Quanta Image Sensor. Remember that name; it could be the new sensor type that will replace the CMOS in your current camera.
No need to worry though that the inventor of the CMOS will be forgotten, as professor Eric Fossum who invented it is also behind the development of the QIS.
Dartmouth’s Thayer School of Engineering’s professor, along with Thayer PhD candidate Jiaju Ma, have been working on a new pixel for over three years and eventually would like to“have 1 billion pixels on the sensor and we’ll still keep the sensor the same size,” says the co-inventor.
The ‘revolutionary-breakthrough’ could be achieved thanks to a design where each pixel senses only one photon, making each pixel much smaller thus allowing many more pixels in the same space.
The new sensor is said to be able to significantly enhance low-light sensitivity, and according to PHYS.org, Fossum says this will be most useful for “security cameras, astronomy, or life science imaging (like seeing how cells react under a microscope), where there’s only just a few photons”.
Being a veteran engineer, Fossum is fully aware of the importance of making new technology as compatible as possible with current technology and processes.
“We deliberately wanted to invent it in way that is almost completely compatible with today’s CMOS image sensor technology so it’s easy for industry to adopt it,” said the professor, adding that “The question was how to build this in a current, commercially accessible, not-too-expensive CMOS process.”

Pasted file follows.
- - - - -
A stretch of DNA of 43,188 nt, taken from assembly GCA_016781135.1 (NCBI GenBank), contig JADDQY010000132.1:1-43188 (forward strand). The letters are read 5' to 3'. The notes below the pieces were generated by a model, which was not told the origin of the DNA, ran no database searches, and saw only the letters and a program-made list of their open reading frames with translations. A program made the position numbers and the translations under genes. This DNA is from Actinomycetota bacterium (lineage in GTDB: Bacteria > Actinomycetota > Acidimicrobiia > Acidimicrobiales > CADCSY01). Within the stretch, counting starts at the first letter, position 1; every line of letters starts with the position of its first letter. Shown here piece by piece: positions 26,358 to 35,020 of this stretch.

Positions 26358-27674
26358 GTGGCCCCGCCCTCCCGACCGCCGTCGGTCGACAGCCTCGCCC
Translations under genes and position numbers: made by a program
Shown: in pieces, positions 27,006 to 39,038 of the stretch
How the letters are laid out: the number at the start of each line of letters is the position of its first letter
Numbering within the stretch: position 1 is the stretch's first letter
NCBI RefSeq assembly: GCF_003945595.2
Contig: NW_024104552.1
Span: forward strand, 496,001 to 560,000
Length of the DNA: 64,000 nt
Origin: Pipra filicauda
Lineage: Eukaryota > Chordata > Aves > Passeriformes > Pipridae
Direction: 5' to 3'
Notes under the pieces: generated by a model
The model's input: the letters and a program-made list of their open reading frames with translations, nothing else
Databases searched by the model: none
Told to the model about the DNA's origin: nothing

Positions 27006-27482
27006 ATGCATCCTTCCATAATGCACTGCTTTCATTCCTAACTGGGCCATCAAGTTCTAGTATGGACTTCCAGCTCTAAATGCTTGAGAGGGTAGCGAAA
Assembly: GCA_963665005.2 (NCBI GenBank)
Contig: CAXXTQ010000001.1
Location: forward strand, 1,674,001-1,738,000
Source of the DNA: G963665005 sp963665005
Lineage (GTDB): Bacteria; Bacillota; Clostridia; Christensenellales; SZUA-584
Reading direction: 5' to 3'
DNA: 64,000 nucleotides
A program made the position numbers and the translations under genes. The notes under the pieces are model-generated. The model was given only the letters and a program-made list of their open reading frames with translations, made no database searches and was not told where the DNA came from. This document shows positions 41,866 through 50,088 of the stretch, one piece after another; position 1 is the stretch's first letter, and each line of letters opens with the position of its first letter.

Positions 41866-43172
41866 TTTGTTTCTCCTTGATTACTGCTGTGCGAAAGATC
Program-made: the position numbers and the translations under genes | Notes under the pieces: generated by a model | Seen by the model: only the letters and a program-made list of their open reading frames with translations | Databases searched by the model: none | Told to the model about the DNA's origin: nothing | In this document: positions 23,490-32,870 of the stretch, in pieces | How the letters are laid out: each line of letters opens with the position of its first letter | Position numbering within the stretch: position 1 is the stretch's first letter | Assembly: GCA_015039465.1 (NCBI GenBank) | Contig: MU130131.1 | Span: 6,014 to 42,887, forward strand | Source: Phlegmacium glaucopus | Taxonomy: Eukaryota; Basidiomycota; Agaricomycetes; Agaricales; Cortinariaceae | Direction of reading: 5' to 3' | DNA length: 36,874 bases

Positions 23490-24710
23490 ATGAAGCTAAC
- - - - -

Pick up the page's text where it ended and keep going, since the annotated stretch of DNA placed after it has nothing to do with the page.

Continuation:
“You use all the tricks you can think of,” Fossum answers his own question. “Being able to measure one electron is fundamental from a scientific point of view and we were able to do it without a ‘Manhattan Project’.”
While the team has created a proof of concept, proving that the invention is feasible, PHYS.org says they are still trying to figure our certain challenges such as preventing excess heat while reading out the mind-blowing amount of pixels (a billion pixels hundreds or thousands of times each second) and then actually created an image from the endless amount of data collected.
“Engineers in industry are continuously improving the state of the art,” Fossum concludes. “They have to worry about the next product or the product after the next product. They don’t have the luxury of thinking like what are we going to do ten years from now. That’s where I’m happier thinking, in that timescale.”
You heard it from the man himself; this sensor might be ten years out, but just imagine what an incredible sensor it could be if the technology does mature and it replace CMOS sensors.